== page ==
2,100 Perth-area residents will be looking for family physicians by 2020

Click to play video: 'Over 2,000 Perth residents will be looking for a new doctor'
Over 2,000 Perth residents will be looking for a new doctor
More than 2,000 people will soon be looking for a family physician in the Perth region – Jul 2, 2019

By the start of 2020, about 2,100 people in Perth and its surrounding area will be looking for a new family physician.

One doctor, Manuela Joannou, is relocating, which means 1,200 patients will lose their doctor; another, Richard Moxon, is retiring, leaving 900 patients behind.

Perth resident Jonah Patterson says it was a long hunt for a new doctor when his family’s physician retired.

“It took a couple years for my family to find a family doctor,” he said.

READ MORE: ‘This is the face of the health-care crisis’ -- N.S. woman with cancer challenges premier on doctor shortage

Dr. Alan Drummond, who practices family and emergency medicine in Perth, says getting doctors to come to a smaller community isn’t easy.

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“Recruitment takes about a year to achieve and we figure to replace those two physicians, we probably need four new graduates and that’s going to take us some time,” he said.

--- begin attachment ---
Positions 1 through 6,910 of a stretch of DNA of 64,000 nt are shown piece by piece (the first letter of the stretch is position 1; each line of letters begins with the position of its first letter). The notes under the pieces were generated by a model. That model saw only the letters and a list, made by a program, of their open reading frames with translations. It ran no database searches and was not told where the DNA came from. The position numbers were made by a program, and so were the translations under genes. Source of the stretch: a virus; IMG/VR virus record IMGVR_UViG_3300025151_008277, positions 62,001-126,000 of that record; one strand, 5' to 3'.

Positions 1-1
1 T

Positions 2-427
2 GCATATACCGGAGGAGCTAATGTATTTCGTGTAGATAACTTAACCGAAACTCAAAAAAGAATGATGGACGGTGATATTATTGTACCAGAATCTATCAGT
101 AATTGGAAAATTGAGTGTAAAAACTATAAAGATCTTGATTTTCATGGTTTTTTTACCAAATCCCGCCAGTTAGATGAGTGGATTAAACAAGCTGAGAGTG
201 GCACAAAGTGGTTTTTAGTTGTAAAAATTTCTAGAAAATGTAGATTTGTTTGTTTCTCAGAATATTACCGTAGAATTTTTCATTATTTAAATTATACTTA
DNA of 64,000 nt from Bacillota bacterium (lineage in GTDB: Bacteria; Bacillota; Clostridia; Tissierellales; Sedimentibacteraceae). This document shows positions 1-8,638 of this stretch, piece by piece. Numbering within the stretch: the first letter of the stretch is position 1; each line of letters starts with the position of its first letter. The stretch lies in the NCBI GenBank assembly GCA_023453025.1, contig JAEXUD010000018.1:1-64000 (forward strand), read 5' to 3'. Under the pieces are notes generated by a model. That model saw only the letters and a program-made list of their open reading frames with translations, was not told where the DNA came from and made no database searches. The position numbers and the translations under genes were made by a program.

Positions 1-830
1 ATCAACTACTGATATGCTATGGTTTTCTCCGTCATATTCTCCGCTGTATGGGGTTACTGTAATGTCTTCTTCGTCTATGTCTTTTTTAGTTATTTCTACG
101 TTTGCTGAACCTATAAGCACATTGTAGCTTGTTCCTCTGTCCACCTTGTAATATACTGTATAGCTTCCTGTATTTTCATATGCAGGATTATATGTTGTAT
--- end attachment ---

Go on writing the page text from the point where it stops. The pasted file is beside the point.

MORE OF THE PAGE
Municipal leaders say they are well aware of the challenge facing their community.

Deputy Mayor Ed McPherson says the town has had a recruitment officer for the last several years, but adds that Perth and other communities need to band together.

“I think we need to work as a larger regional group,” he said.

READ MORE: Critical Needs, Part 1 -- Kingston’s family doctor shortage

Nevertheless, McPherson says the wheels are in motion to generate long-term solutions.

“Perhaps nurse practitioners, some other ideas, clinics maybe, to open up, but I’m not sure where we’re going to go with this,” he said.

Drummond says Perth also needs the support of the provincial government and flexibility from politicians.

“We’re very open to the suggestion of nurse practitioners, physician assistants, both in the office setting, in the community, in the emergency department and on the wards,” he said.

To make this, Drummond argues provincial bureaucracy needs to be simplified and less rigid.


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